Caring for plants during the winter is less work-intensive than during the growing season. There are certain things that must be done to help the plants survive the winter. These things depend on the climate you are located in. There is more work in colder climates than in milder climates. There is also an extra procedure for milder climates that tend to suffer from frost. Even with precautions, some plants may not survive an especially cold winter.
Cease fertilizing six weeks prior to the first frost. Determining when the first frost is can be done by experience (living in the area for years), or you can purchase a Farmer's Almanac to try to guess when the first frost will be. If you live in a mild climate and have plants that thrive during the cooler months, continue fertilizing as directed for each plant.
Mulch shrubs and trees with at least 3 inches of pulverized bark or compost. If you have roses or another type of plant with a graft union, mulch to at least 3 inches past the graft union. For roses, cut the canes to 4-foot length, then tie them together to minimize damage from freezing (plants become brittle and break if frozen). Tying the canes together keeps them from breaking in the wind once they are frozen.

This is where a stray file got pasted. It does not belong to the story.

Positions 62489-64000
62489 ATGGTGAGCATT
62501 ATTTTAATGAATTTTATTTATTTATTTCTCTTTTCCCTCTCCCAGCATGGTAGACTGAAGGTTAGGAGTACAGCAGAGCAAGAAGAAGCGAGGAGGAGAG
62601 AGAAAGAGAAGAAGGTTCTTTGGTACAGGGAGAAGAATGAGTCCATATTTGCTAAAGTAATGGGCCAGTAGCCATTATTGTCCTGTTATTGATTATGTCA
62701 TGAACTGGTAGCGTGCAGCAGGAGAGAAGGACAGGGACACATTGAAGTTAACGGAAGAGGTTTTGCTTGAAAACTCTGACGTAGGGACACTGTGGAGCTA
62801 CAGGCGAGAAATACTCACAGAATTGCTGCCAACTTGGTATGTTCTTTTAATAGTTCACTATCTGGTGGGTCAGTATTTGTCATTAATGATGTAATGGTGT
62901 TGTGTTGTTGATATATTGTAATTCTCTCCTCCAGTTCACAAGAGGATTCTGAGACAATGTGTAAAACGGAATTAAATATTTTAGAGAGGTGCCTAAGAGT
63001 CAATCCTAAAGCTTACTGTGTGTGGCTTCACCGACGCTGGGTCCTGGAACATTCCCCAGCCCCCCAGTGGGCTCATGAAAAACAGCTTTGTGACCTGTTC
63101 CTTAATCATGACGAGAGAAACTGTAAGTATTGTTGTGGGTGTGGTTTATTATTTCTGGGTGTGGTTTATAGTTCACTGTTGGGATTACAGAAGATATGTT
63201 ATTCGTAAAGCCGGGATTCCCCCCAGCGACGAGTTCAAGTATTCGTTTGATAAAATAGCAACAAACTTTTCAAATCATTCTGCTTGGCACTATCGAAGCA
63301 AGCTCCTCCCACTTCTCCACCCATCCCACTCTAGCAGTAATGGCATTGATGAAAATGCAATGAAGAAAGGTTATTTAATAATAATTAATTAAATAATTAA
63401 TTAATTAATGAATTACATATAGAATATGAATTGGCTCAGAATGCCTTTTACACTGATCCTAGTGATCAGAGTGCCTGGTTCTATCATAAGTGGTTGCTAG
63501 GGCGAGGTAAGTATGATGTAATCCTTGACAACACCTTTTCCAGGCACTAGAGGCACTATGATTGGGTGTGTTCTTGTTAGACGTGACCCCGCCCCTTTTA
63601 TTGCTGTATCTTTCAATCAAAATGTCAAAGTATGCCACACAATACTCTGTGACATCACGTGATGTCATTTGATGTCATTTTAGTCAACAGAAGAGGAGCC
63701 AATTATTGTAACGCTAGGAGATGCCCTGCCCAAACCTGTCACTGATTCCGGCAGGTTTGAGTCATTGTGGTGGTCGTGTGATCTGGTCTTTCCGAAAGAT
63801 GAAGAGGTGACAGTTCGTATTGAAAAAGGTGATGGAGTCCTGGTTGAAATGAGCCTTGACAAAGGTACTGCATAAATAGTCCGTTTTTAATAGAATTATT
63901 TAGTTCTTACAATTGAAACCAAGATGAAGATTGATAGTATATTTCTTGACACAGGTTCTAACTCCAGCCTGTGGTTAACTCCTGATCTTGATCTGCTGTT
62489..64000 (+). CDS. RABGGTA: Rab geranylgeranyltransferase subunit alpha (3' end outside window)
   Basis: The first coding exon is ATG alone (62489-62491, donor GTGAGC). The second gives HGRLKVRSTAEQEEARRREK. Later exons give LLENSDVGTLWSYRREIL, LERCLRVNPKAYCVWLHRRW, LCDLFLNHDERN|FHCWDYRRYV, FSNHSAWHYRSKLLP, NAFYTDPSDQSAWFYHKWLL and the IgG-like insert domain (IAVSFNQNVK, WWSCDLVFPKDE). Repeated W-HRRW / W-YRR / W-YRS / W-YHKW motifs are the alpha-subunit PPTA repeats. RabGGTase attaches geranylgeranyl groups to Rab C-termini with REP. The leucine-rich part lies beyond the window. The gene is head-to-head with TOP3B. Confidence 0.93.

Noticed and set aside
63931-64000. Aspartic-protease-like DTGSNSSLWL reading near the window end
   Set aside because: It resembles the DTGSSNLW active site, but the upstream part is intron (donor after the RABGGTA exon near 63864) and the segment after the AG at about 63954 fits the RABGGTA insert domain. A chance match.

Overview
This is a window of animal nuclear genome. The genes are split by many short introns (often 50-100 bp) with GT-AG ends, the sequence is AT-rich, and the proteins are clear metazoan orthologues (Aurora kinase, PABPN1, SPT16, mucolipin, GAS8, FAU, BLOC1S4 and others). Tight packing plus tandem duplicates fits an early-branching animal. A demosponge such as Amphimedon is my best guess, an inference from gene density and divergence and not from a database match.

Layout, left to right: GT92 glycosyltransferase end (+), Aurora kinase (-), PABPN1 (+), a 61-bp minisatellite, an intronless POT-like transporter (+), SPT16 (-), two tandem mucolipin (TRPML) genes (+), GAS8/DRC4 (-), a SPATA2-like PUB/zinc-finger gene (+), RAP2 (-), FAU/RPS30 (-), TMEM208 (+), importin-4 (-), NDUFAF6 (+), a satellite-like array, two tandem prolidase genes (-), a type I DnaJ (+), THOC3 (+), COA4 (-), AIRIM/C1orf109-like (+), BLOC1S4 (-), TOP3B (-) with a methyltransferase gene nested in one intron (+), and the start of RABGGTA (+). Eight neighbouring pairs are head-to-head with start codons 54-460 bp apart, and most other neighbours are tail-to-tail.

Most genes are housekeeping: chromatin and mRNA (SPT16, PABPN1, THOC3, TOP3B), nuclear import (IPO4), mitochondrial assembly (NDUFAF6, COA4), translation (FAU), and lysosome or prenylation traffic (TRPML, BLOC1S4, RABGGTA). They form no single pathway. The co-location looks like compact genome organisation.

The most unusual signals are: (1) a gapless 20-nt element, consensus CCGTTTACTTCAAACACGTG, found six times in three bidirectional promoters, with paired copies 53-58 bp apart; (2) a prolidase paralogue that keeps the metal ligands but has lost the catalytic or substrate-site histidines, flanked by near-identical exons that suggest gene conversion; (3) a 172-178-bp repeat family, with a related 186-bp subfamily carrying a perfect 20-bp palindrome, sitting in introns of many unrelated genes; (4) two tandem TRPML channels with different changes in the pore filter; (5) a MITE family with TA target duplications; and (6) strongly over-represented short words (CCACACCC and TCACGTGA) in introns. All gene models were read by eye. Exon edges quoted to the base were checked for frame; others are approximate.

Reduce watering from mid-November through early spring. Most plants are dormant throughout the winter and do not require as much water. If you live in a warmer climate and have plants that are not dormant during the winter, continue the normal watering schedule throughout the winter.
Cover plants with a sheet or burlap in milder climates if there is a frost warning. In milder climates, there are many evergreen plants that are not frost hardy. Covering the plants with a sheet, plastic or burlap helps to protect them from frostbite.